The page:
Categories: Dark Matter

Narrowing Down the Mass of Dark Matter

Most of the matter of the universe is of a form unknown to physics. While we don’t know what the identity of the dark matter is, a new insight provided by quantum gravity is helping to drastically narrow down its mass.

Numerous observations, from the motion of stars within galaxies, to the properties of galaxy clusters, to the very structure of the universe itself, all point to the existence of a new ingredient in the cosmos. This new ingredient, known as dark matter, is some new particle (or particles) that is currently unknown to the Standard Model of physics. Whatever the particle is, it must hardly ever interact with light or normal matter – otherwise we would’ve seen it by now.

We have a few candidates for the dark matter, like WIMPs and axions. Beyond that, we’re in the dark (pun intended).

But there are more ways to tackle the problem than trying to cook up a new particle to inhabit the universe. A pair of physicists recently used the language of quantum gravity to put down some strong constraints on the nature of the dark matter particle. The research appeared recently in Physics Letters B.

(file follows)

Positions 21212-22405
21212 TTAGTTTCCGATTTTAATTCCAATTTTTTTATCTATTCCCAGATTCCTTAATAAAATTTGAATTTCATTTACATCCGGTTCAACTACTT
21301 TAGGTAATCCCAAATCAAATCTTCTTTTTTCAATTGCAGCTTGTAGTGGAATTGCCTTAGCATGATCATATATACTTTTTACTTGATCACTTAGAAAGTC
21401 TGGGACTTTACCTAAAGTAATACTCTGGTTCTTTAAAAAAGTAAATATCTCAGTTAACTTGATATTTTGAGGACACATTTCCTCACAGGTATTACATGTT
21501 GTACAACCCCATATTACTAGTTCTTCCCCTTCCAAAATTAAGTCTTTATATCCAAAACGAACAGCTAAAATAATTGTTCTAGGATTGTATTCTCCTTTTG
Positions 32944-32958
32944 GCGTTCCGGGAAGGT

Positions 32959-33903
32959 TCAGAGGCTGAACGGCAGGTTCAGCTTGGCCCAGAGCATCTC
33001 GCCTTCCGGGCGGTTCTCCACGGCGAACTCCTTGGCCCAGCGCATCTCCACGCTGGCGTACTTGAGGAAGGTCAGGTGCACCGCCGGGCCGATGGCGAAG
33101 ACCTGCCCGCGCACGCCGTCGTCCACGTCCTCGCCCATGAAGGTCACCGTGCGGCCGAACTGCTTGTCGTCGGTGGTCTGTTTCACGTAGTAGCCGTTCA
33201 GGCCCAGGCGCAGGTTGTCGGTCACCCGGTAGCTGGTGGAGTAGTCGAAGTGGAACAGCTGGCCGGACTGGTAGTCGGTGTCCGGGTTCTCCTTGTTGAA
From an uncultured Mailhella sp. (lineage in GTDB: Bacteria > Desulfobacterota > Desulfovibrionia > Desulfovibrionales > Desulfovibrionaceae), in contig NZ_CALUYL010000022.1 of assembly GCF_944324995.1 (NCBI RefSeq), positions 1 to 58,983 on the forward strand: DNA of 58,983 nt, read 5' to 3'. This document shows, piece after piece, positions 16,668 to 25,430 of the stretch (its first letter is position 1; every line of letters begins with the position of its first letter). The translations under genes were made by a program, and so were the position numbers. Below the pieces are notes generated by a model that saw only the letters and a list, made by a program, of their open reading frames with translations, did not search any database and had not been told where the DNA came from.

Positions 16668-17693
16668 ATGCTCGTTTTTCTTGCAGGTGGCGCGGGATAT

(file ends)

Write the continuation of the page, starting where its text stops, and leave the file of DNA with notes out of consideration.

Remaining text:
Professor Xavier Calmet from the School of Mathematical and Physical Sciences at the University of Sussex, who led the research, said: 

“This is the first time that anyone has thought to use what we know about quantum gravity as a way to calculate the mass range for Dark Matter. We were surprised when we realized no-one had done it before – as were the fellow scientists reviewing our paper.” 

The research looked at both ends of the dark matter mass range. On the light end, we know that it has to be above a certain mass threshold, otherwise experiments that have examined the possible existence of a fifth force of nature would rule it out (alternatively, the dark matter could respond to that fifth force). On the heavy end, massive particles tend to decay, and we know that the dark matter has to have been in the universe for essentially its entire existence – that puts an upper bound on its size.

“What we’ve done shows that dark matter cannot be either ‘ultra-light’ or ‘super-heavy’ as some theorise – unless there is an as-yet unknown additional force acting on it. This piece of research helps physicists in two ways: it focuses the search area for dark matter, and it will potentially also help reveal whether or not there is a mysterious unknown additional force in the universe,”  said Calmet.

For the simplest kind of dark matter particle, the new constraints are that is must have a mass between 10-3 eV and 107 eV. That’s a much tighter range than the 10-24 eV – 1019 eV range of previous estimates.

Paul M. Sutter

Astrophysicist, Author, Host |

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